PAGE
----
How to Save Time Analyzing Markets

Since leaving the trading floor at the Chicago Board of Trade I’ve been tethered to my desktop computer. My office is my workshop, and all the tools I need for trading market analysis are there. Since the futures markets virtually never close except on Saturday, the leash to my tools is short and therefore constrictive. My vacations have been limited to three maybe four days over the past decade and a half. Last week I was forced to adapt during a weeklong trip with the MTM team to Northern California.

I write newsletters every day and have for many years. I was nervous about this trip because I thought I might not be able to service my clients with daily market updates. I had to adapt. First there is a two-hour difference between Chicago and California so to get my newsletters out I had to get up very early in the morning. My alarm was set for 2:45 a.m. PST to release my morning updates.

I was able to publish my reports, but I had to adapt to a shorter version. To do that, I had to make a list of priorities to publish trade ideas with limited time and access to my tools in a suburb of Chicago.

I know what traders want from me. They need to know which direction to favor and where support and resistance levels are or levels to buy and sell.

If you have limited time to analyze markets, and most of us do, take these steps at the end of every day to prepare for the next.

First and foremost, check for event risk. That includes economic reports, earnings and supply reports if you’re a commodity trader. Fundamentals move markets, but if there are no fundamental data, we have to turn to technicals.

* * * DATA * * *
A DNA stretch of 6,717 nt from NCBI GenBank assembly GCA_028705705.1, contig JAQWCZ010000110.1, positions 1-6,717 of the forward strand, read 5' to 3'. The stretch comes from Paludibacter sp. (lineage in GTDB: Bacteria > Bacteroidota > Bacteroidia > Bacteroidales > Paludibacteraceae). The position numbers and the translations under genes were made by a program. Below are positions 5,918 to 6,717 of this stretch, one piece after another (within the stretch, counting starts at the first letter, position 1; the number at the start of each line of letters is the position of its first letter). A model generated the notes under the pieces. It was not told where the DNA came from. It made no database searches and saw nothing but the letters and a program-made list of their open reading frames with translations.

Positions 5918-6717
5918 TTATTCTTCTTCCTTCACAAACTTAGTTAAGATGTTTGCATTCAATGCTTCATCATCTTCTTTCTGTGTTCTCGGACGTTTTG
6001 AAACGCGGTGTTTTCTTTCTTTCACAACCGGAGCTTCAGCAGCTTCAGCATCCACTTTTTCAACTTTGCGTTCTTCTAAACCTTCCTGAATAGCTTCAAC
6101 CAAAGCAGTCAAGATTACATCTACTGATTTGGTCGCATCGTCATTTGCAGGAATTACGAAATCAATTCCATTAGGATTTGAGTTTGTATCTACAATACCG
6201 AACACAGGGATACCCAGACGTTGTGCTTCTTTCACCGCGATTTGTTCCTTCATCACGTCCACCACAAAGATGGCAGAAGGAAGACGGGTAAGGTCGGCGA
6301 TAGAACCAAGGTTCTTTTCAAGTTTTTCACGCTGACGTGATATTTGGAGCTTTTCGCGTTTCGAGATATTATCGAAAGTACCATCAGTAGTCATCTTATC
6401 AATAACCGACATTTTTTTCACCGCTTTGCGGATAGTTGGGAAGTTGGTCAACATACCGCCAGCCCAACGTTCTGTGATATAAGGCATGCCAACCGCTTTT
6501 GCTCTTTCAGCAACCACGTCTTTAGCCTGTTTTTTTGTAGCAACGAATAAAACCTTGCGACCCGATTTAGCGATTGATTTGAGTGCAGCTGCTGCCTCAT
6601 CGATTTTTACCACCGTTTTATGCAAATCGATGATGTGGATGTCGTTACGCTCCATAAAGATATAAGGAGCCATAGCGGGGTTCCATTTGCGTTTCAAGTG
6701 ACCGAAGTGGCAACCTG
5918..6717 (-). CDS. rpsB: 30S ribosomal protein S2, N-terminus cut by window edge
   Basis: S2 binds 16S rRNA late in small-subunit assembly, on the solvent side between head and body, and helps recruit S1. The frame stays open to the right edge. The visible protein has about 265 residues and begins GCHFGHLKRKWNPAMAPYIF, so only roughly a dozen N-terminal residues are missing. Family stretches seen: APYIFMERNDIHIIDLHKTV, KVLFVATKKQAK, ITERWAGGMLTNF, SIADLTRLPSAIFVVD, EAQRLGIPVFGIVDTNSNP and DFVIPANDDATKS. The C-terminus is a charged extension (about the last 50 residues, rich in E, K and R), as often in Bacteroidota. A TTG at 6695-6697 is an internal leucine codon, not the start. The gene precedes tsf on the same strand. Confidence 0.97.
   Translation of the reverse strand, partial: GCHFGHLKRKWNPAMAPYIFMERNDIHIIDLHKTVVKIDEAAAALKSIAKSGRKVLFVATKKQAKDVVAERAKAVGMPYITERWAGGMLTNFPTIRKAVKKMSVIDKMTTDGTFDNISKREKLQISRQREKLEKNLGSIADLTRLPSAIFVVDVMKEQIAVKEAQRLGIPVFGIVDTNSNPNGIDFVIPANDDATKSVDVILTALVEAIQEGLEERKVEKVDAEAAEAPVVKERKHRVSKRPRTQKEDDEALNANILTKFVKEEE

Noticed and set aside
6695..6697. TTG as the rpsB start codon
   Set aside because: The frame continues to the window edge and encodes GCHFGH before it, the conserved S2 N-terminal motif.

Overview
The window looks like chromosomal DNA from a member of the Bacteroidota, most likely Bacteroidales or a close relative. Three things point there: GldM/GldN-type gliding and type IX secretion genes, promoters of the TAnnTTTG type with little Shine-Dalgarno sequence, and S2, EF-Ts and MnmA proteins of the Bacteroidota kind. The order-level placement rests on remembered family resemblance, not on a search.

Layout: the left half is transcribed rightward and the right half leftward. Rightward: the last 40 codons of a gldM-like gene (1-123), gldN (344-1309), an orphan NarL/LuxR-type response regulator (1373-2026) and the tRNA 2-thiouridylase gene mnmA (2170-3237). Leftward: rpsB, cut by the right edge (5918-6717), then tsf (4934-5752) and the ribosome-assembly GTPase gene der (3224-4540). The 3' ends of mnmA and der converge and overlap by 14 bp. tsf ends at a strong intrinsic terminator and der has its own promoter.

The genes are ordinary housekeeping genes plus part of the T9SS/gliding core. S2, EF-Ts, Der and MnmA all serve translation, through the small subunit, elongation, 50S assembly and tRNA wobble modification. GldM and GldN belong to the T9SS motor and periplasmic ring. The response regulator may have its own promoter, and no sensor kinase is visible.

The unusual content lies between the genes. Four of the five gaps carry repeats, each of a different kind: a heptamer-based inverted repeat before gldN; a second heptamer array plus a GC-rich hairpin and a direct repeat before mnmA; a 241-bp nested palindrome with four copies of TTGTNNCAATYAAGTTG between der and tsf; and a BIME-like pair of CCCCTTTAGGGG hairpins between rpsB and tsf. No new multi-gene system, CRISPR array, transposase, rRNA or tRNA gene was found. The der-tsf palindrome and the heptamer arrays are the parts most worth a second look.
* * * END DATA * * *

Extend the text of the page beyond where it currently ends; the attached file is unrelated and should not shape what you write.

Next on the list is defining momentum. There are many ways and indicators to define momentum. My list includes these three intraday signals. The first is when the high or low of the day is made. If a high is made in the first hour of the day that indicates sellers are in control, and if the low for the day is made in the first hour that means bulls have the edge. The next indication of momentum is if the market extends higher after that first hour signaling bulls are in charge, or an extension lower after the initial hour indicates sellers have gained the advantage. The last direction indicator relates to what quadrant of the day range the market closed. A settle in the upper quadrant means bulls are in control and higher prices are likely the next session. Conversely, a close in the lower quadrant of the day range indicates that prices are apt to extend down the next day.

The last task in this abbreviated version of trading market analysis is to pick entry and exit levels or support and resistance areas. This is the toughest part and an art. Markets tend to reverse when they revisit old high-volume prices. They also tend to reverse when revisiting old very low-volume prices.

When time is restricted, and you have many markets to analyze, follow these steps to save time. More time away from your computer allows more time with family, hobbies and travel.

John Seguin
Senior Futures Instructor
Market Taker Mentoring, Inc.

Share This Post: